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A new method for the co-registration of single tree data in forest stands and forest plots applicable to static as well as dynamic data capture is presented. This method consists of a stem diameter weighted linking algorithm that improves the linking accuracy when operating on diverse diameter stands with stem position errors in the single tree detectors. A co-registration quality metric threshold, QT, is also introduced which makes it possible to discriminate between correct and incorrect stem map co-registrations with high probability (>99%). These two features are combined to a simultaneous location and mapping-based co-registration method that operates with high linking accuracy and that can handle sensors with drifting errors and signal bias. A test with simulated data shows that the method has an 89.35% detection rate. The statistics of different settings in a simulation study are presented, where the effect of stem density and position errors were investigated. A test case with real sensor data from a forest stand shows that the average nearest neighbor distances decreased from 1.90 m to 0.51 m, which indicates the feasibility of this method.

  • Olofsson, Section of Forest Remote Sensing, Department of Forest Resource Management, Swedish University of Agricultural Sciences, Umeå, Sweden ORCID https://orcid.org/0000-0002-2836-2316 E-mail: kenneth.olofsson@slu.se (email)
  • Holmgren, Section of Forest Remote Sensing, Department of Forest Resource Management, Swedish University of Agricultural Sciences, Umeå, Sweden ORCID https://orcid.org/0000-0002-7112-8015 E-mail: johan.holmgren@slu.se
article id 10698, category Research article
Constança Camilo-Alves, Jose Antonio Nunes, Ana Patricia Poeiras, Joao Ribeiro, Cati Dinis, Joao M. Barroso, Margarida Vaz, Nuno Almeida-Ribeiro. (2022). Influence of water and nutrients on cork oak radial growth – looking for an efficient fertirrigation regime. Silva Fennica vol. 56 no. 3 article id 10698. https://doi.org/10.14214/sf.10698
Keywords: irrigation; mixed models; Quercus suber; climate–growth relationship; increments; stem radius
Highlights: Different summer fertirrigation treatments were tested on cork oaks over four years in a 1 ha plot; Radial growth, meteorological parameters and fertirrigation volume were measured every 15–30 days; During summer fertirrigated trees grew significantly more, independently of air vapor pressure deficit; Increments were linearly related with fertirrigation volume up to 140 m3 week–1.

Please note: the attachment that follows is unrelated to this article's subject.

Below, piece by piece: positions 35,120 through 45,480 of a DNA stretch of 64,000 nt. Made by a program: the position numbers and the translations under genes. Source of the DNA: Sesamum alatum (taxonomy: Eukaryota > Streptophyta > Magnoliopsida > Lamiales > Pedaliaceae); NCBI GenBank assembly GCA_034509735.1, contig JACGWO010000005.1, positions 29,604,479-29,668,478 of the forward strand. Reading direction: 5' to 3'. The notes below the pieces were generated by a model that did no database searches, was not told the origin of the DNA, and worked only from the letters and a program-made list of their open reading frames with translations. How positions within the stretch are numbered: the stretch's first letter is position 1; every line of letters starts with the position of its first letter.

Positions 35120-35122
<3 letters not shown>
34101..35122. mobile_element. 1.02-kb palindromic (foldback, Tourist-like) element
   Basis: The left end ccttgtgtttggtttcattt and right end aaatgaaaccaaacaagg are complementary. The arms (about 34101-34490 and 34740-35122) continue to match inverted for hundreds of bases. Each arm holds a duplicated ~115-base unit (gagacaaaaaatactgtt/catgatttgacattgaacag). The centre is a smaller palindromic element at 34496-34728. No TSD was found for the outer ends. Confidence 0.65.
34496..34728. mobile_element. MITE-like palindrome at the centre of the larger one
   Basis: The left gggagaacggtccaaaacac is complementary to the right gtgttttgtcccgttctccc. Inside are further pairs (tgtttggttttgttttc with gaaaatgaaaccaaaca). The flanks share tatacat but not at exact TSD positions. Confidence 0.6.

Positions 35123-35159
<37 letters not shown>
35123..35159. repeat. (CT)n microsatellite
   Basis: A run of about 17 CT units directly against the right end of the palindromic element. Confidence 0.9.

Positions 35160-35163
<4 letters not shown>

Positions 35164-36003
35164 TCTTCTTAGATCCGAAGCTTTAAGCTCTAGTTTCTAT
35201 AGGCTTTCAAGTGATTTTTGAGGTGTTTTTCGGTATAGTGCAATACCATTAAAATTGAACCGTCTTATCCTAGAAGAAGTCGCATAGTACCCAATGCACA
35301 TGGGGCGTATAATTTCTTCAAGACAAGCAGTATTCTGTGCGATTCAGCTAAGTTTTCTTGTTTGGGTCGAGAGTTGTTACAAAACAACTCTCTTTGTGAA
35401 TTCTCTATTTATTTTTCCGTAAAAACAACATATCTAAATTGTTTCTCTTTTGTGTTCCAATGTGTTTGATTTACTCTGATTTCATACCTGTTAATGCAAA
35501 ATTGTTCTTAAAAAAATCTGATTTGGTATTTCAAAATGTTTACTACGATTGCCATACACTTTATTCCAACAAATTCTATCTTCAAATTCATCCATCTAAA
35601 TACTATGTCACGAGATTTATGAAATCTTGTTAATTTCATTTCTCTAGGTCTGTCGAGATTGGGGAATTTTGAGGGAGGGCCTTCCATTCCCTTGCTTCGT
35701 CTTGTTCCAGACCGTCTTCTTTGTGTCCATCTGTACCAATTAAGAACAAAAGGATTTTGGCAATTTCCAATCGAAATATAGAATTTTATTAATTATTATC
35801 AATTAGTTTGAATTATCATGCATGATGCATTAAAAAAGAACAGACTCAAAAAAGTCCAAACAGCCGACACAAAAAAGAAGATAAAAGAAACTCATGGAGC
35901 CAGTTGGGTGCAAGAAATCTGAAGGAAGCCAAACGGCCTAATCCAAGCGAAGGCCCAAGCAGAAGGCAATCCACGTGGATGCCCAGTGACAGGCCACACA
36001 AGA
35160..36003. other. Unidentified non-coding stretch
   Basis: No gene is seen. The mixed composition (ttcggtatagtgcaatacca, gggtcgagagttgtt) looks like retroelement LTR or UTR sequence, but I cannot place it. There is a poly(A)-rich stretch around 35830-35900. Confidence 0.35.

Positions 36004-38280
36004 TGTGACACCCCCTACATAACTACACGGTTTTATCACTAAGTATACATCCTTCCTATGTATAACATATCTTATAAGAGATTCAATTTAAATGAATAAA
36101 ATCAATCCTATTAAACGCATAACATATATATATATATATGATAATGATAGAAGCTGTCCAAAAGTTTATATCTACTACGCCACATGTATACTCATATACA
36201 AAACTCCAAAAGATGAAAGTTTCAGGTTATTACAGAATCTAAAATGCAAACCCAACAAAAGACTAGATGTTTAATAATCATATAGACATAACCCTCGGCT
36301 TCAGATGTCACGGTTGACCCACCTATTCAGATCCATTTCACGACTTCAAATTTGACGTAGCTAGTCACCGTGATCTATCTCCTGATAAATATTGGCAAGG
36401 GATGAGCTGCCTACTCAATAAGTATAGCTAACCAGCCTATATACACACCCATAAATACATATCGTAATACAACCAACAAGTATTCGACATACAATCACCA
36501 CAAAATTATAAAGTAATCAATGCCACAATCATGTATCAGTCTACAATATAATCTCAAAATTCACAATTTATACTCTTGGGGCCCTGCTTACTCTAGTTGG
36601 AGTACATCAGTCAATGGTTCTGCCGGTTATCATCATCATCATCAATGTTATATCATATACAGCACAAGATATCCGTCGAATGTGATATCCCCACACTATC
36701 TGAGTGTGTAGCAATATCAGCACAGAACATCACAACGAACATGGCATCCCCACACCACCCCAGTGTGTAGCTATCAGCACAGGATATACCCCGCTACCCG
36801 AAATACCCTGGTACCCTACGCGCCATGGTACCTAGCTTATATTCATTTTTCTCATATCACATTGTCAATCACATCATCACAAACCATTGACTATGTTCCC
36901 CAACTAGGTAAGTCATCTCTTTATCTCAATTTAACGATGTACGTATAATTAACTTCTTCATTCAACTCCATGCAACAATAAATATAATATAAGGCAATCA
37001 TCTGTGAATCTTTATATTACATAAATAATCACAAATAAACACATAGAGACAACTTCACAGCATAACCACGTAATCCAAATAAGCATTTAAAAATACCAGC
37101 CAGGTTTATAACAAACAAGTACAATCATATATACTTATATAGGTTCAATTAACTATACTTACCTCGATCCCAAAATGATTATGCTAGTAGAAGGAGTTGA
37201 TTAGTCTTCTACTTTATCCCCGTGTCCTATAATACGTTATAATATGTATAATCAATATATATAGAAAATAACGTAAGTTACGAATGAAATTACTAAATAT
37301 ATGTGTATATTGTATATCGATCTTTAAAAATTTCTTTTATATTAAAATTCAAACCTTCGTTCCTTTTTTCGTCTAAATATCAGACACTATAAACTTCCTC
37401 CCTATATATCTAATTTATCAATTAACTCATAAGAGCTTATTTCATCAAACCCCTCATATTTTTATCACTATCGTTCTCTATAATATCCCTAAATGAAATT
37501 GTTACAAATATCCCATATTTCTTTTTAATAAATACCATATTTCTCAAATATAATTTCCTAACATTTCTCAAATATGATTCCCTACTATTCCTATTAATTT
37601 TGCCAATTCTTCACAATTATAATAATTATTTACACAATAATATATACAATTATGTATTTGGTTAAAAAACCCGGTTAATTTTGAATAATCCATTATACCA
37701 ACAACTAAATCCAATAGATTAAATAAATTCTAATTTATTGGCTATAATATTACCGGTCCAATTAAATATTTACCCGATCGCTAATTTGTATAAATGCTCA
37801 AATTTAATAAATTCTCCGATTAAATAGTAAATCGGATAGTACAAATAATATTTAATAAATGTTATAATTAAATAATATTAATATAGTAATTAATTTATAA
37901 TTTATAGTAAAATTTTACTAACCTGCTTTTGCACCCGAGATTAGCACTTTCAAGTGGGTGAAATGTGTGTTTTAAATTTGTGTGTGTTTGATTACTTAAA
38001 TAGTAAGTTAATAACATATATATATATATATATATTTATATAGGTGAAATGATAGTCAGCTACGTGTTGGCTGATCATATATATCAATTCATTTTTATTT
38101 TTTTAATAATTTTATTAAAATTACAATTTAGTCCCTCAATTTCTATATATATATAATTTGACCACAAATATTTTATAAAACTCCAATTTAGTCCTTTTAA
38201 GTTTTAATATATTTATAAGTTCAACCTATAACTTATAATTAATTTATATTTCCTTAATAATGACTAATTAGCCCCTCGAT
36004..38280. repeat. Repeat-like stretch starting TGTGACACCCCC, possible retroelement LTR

Abstract | Full text in HTML | Full text in PDF | Author Info

The widespread cork oak (Quercus suber L.) mortality and reduced afforestation /regeneration are causing an overall reduction in cork production. To enhance trees’ growth and vitality, afforestation techniques using fertirrigation were tested. The main objective was the promotion of trees’ growth on new dense plantations using minimum water requirements until reaching productive forests. The experimental plot – Irricork – was installed in 2017 in a ≈1 ha stand with 14 years’ age cork oaks summer-fertirrigated since plantation. Four fertirrigation treatments were applied during fertirrigation campaigns. Radial growth, meteorological parameters and fertirrigation volume were measured every 15–30 days over four years. It was observed that weather, tree size, debarking and trees’ intra-competition had a significant effect on radial increments. Fertirrigation significantly enhanced growth during summer drought and decoupled increments from air vapor pressure deficit constraints. There was a linear relationship between trees’ radial increments and fertirrigation volume up to 140 m3 week–1. Above this value, increments were smoother. In conclusion, summer fertirrigation of 140 m3 week–1 efficiently enhanced the radial growth of trees with 50–75 circumference at breast height, under the particular edaphoclimatic conditions of the stand. This study showed to be, therefore, promising in the use of efficient fertirrigation the enhance cork oaks’ radial growth.